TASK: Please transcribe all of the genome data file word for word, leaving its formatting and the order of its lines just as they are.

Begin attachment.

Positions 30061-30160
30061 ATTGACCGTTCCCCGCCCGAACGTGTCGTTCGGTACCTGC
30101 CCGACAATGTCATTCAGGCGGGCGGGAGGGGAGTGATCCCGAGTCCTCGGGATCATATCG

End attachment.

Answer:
Positions 30061-30160
30061 ATTGACCGTTCCCCGCCCGAACGTGTCGTTCGGTACCTGC
30101 CCGACAATGTCATTCAGGCGGGCGGGAGGGGAGTGATCCCGAGTCCTCGGGATCATATCG